TORONTO – Moody’s Investor Services has cut its outlook for the Canadian banking system to negative due to an expected reduction of government support for the sector, but says it still believes the individual banks and the overall system are among the strongest in the world.
The outlook change is based on the Canadian government’s plans to shift more burden to the banks’ creditors — and away from taxpayers — in the event of a major financial crisis like the one in 2008-09, Moody’s analyst David Beattie said Tuesday.
But he said there’s no reason for the Canadian public to be alarmed by the “negative” outlook that Moody’s put on the banking system, replacing a “stable” outlook that had been in place since August.
“The Canadian banking system remains one of the highest-rated banking systems in the world,” Beattie said.
The New York-based agency’s ratings are intended as a guide to investors and institutional money managers. Ratings by Moody’s and other agencies are among the factors used by investors to determine bond prices and yields.
All of Canada’s big banks are in the double-A range on the Moody’s scale, which goes from triple-A at the top to default at the bottom.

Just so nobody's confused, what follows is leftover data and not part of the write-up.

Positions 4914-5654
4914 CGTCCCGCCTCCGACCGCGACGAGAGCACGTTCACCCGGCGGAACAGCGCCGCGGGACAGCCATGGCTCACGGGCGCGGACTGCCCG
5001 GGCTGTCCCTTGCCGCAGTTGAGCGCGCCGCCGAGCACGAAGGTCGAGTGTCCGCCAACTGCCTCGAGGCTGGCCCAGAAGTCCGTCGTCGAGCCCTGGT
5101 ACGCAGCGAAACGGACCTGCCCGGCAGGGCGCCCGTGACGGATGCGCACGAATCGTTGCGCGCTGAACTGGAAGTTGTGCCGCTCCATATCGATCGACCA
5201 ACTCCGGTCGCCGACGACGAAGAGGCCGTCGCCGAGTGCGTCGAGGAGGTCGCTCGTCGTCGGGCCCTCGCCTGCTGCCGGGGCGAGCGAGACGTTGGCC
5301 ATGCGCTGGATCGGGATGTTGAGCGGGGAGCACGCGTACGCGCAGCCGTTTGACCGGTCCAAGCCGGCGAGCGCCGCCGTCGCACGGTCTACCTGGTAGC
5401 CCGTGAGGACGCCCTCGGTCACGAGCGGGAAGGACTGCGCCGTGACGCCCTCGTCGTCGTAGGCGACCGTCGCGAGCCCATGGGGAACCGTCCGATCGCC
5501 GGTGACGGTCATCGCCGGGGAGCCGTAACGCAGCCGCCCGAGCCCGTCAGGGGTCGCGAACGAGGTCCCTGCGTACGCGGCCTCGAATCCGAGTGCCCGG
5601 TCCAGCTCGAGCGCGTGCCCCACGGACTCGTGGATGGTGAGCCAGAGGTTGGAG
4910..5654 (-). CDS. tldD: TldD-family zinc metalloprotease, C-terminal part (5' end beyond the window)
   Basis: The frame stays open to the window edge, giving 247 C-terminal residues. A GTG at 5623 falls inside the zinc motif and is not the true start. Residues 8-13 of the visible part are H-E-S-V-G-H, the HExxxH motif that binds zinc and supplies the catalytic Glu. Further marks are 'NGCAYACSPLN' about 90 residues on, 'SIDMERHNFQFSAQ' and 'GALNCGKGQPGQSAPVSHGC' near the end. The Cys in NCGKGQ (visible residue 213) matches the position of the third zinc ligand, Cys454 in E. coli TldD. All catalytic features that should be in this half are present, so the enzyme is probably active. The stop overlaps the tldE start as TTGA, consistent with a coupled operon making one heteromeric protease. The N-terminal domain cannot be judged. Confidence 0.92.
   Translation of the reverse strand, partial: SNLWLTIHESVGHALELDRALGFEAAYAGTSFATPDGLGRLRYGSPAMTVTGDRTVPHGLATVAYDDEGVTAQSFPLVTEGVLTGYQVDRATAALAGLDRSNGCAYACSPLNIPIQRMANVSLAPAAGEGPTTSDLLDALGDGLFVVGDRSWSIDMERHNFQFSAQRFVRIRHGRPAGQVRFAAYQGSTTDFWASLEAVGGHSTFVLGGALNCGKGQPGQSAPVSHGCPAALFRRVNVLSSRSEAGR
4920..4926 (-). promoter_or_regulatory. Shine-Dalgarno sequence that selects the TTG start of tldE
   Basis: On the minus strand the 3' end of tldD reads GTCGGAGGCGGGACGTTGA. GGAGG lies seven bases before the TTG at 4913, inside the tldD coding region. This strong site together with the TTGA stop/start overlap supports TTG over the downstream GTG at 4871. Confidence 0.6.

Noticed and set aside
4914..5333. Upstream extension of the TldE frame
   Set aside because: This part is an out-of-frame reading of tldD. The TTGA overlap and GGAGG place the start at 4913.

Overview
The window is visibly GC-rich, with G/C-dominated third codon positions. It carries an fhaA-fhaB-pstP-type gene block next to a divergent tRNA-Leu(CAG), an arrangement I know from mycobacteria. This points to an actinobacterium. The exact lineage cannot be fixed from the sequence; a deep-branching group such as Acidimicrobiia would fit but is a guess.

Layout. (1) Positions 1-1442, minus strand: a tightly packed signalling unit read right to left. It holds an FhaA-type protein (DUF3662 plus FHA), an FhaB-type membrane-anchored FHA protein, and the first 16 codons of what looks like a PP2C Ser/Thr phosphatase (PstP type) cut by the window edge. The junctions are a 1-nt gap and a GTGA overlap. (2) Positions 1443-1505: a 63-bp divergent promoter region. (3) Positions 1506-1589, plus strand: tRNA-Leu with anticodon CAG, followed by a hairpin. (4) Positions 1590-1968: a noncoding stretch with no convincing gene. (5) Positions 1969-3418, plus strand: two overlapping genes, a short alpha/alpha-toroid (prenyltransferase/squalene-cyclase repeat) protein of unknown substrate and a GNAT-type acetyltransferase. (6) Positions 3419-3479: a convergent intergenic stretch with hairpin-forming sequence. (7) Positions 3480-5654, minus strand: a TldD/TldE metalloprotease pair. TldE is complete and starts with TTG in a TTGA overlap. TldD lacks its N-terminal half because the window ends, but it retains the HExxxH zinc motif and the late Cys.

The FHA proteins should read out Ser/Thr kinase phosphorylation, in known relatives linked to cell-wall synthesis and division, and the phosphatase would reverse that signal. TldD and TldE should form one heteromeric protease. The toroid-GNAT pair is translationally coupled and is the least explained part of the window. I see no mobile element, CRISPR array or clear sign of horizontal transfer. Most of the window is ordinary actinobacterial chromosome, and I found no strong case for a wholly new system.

“The probability of a double-A rated bank getting into trouble, and requiring assistance in any form, is in the low single digits. So it’s very remote,” Beattie said in an interview Tuesday.
“But we guard against complacency and, notwithstanding the fact that they are very highly rated banks, bad things can happen.”
Canada’s banking system has been touted by politicians and business leaders as one of the most stable in the world in the wake of the recent financial crisis.
The Harper government has also supported efforts to prevent the bank bailouts that happened in the U.S. and Europe during the crisis from occurring in Canada.
Beattie said the Finance department is expected to bring in legislation that will clarify the rules for what would happen in the event of another major meltdown — and that will shift more of the risk to the banks’ investors through a “bail in” regime that contrasts with a government “bail out” that would use taxpayers money.
“Canada has yet to really clarify how the system is going to work in Canada but it’s clear to us that within the next 12 to 18 months, which is the extent of our outlook, we will have further details and they will not be positive for senior creditors,” Beattie said.
However, Beattie said the negative outlook issued Monday isn’t a comment on the stability of the banking system or the individual banks. “It’s a comment on how the losses will be allocated if it comes to that.”
Moody’s notes Canada’s banks have had enduring earnings power, mainly because of their domestic operations. But it also says the Canadian banks are venturing into more risky businesses and countries, which could dilute the strength of their domestic credit and reduce the overall system’s stability.